Thousands marched on the 1st of August which was originally chosen as the day of the Reparations March because it is
the officially recognised ‘Emancipation Day’, marking the passing of the Act for the Abolition of slavery
throughout the British Colonies; for promoting the industry of the manumitted slaves; and for compensating the
persons hitherto entitled to the service of such slaves (also known as the Slavery Abolition Act) on 1 August 1833
and took effect 1 August 1834. The significance of this date in history is that it is the date that after all the
years of resistance by chattelised Afrikans, torn away from our Motherland, Britain and its fellow European enslavers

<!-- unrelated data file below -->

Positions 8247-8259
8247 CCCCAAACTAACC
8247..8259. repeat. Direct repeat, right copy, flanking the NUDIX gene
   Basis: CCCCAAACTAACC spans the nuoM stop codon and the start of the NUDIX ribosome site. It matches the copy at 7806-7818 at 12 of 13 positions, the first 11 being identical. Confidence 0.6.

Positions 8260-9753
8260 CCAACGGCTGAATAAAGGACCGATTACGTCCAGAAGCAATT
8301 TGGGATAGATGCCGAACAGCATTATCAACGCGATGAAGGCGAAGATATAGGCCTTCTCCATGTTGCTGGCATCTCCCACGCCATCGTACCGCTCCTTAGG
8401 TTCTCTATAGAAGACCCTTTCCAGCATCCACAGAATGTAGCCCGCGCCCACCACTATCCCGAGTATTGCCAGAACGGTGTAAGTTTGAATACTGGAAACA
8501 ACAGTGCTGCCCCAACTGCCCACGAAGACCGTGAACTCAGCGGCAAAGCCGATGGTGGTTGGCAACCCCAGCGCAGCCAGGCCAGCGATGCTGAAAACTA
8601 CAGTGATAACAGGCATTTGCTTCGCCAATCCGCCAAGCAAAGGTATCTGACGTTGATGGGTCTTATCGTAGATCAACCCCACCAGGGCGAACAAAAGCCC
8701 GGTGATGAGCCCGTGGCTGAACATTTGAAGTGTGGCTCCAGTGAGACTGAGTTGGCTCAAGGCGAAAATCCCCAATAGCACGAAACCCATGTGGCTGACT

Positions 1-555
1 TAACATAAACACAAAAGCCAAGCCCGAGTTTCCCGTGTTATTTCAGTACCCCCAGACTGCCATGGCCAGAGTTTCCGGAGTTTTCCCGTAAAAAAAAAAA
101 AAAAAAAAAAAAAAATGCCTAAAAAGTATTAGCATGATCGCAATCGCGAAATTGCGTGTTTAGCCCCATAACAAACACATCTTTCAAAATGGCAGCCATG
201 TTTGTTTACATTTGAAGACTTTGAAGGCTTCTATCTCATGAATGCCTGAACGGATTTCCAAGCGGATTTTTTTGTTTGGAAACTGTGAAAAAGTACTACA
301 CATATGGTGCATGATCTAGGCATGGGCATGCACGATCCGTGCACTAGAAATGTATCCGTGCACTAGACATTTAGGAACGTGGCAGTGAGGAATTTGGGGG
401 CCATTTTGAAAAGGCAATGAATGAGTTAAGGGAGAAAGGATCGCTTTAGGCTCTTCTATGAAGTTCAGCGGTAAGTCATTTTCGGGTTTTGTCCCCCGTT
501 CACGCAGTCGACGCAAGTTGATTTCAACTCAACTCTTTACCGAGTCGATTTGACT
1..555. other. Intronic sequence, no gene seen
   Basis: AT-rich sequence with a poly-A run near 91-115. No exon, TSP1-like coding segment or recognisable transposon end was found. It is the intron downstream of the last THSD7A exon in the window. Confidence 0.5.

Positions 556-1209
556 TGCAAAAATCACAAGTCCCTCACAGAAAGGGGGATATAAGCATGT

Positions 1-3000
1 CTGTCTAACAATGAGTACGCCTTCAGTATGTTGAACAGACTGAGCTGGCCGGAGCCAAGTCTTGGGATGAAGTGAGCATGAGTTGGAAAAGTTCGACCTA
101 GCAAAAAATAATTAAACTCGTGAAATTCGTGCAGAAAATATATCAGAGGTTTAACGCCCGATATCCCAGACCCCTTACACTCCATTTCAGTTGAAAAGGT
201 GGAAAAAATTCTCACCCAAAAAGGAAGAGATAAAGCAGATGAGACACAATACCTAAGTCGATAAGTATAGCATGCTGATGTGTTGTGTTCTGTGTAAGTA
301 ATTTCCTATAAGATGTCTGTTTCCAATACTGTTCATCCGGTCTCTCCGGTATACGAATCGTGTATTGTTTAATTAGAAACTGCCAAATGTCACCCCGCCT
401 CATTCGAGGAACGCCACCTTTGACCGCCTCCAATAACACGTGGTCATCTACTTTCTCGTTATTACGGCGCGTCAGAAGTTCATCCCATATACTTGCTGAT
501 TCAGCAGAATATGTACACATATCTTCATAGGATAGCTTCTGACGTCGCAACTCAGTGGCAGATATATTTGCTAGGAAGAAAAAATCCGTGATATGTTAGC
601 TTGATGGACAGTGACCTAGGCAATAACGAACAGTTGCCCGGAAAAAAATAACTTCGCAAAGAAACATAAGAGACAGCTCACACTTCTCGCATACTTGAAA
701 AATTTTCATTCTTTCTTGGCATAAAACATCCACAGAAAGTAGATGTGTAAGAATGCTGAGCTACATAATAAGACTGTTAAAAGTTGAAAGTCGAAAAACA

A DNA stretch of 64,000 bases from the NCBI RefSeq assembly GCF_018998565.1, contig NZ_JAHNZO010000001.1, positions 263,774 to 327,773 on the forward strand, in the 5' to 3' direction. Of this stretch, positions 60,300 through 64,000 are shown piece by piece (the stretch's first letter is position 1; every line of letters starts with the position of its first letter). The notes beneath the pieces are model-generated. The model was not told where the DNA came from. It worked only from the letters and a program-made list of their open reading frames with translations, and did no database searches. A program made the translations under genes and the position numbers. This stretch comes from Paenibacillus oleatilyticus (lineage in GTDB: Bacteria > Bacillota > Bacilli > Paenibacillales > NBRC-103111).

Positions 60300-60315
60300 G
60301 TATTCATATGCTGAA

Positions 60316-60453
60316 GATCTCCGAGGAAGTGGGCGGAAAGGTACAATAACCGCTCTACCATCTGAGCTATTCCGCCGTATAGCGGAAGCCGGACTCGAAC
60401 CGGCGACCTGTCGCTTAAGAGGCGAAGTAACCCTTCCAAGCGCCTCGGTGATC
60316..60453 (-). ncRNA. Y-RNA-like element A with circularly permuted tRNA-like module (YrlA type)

of Afrikan people were compelled to recognise that they could no longer continue to enslave us without severe consequences.
It therefore represents a symbolic day recognising our refusal to accept enslavement, in every manner,
including its present-day manifestations and to remind ourselves of the need for our true emancipation which
will not occur without holistic Reparatory Justice –